Ginnie Mae and the to-be-announced market
The Fannie Mae TBA (to-be-announced) market represents the usual conforming loan, the plain Fannie Mae or Freddie Mac 30-year mortgage. Meanwhile, Ginnie Mae TBAs are where government loans go, such as FHA (Federal Housing Administration) and VA (Veterans Affairs) loans.
The biggest difference between a Fannie Mae MBS (mortgage-backed security) and a Ginnie Mae MBS is that Ginnies have an explicit guarantee from the federal government. Fannies don’t have a guarantee, just a “wink-wink, nudge-nudge” guarantee. As a result, a Ginnie Mae MBS trades at a premium compared to a Fannie Mae TBA.
Ginnie Mae TBAs pick up 8 ticks
The ten-year bond yield, which you can trade through the iShares 20+ Year Treasury Bond ETF (TLT), fell 2 basis points last week. Ginnie Mae TBAs picked up about 8 ticks, similar to what Fannie Mae TBAs did.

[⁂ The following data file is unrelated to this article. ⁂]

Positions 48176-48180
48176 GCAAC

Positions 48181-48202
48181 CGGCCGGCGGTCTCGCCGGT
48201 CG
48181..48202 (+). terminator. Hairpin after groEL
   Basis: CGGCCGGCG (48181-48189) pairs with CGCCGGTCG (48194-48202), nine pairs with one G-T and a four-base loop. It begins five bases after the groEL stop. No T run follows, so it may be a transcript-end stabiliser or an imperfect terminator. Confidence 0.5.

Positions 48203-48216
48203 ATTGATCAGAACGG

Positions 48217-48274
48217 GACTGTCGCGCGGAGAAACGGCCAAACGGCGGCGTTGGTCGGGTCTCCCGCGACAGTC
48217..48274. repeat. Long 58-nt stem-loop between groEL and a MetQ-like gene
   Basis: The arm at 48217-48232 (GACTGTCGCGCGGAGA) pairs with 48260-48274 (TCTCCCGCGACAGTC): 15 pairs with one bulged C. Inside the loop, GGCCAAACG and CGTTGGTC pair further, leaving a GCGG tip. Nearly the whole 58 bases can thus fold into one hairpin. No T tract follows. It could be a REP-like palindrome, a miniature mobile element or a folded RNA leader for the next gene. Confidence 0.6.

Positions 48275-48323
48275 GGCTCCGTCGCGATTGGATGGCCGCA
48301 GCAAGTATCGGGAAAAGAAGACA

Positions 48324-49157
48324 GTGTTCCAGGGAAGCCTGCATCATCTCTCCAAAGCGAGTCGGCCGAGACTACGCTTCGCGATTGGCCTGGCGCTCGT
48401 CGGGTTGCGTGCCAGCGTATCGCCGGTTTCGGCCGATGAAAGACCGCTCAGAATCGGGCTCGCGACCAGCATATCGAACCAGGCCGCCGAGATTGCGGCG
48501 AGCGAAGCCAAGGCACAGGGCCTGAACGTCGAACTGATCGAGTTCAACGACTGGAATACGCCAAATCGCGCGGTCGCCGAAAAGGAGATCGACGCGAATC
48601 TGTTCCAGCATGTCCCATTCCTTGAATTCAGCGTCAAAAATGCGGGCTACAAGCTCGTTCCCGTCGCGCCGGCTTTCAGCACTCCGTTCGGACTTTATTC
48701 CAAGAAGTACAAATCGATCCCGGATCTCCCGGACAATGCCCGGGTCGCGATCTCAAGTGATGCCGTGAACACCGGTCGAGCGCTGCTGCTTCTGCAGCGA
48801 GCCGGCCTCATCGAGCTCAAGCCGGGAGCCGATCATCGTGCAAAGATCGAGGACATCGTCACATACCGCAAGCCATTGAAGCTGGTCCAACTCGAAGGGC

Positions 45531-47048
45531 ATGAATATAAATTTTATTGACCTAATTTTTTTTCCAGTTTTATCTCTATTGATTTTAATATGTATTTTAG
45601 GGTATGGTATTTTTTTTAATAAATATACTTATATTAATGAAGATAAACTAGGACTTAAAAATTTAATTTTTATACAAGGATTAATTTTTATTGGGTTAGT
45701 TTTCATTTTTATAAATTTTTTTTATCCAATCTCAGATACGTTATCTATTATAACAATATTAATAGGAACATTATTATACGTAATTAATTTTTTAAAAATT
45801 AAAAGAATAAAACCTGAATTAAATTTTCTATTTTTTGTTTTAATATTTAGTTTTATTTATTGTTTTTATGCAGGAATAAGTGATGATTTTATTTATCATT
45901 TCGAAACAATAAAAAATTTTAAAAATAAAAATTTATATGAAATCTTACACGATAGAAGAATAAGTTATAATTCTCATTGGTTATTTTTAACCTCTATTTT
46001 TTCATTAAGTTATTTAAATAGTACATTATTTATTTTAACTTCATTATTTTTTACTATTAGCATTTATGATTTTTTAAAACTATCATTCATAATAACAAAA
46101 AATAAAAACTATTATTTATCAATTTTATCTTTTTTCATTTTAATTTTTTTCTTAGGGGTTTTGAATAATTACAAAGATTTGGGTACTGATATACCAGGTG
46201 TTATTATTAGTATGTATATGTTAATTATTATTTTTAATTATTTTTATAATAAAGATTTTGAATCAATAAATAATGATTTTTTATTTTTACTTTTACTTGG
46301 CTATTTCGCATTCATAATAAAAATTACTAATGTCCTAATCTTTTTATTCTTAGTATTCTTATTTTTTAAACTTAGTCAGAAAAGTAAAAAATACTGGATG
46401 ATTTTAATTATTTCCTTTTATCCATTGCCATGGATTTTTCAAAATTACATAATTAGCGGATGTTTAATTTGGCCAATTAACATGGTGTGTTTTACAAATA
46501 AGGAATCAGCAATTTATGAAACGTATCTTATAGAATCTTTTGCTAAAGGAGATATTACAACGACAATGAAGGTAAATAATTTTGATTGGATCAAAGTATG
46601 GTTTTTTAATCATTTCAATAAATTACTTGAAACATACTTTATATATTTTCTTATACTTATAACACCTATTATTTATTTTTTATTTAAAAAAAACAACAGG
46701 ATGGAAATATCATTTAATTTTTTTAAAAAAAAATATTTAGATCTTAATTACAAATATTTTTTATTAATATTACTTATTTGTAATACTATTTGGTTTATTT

American Capital Agency discussed the changes in mortgage insurance premiums on its earnings conference call. Ordinarily, it doesn’t buy Ginnie Mae TBAs. However, these securities sold off significantly on the changes to mortgage insurance premiums. This is one reason Ginnie Mae TBAs have been outperforming Fannie Mae TBAs. That being said, AGNC has been unwinding its position in Ginnie Mae TBAs, and that change could account for the underperformance.
Mortgage REITs are big users of TBAs because they can increase or decrease exposure very quickly. While older MBS issues can become illiquid, there’s always a large liquid market in TBAs.
Implications for mortgage REITs
Mortgage REITs such as Annaly Capital Management (NLY), MFA Financial (MFA), and American Capital Agency (AGNC) are big holders of Ginnie Mae TBAs. In the fourth quarter, American Capital Agency moved down aggressively in coupon in its TBA portfolio. This move accounts for some of the underperformance of the higher-coupon TBAs. Prepayment speeds are driving these trades. Non-agency REITs such as Two Harbors (TWO) aren’t big TBA holders.
Investors interested in trading in the mortgage REIT sector through an ETF should look at the iShares Mortgage Real Estate Capped ETF (REM).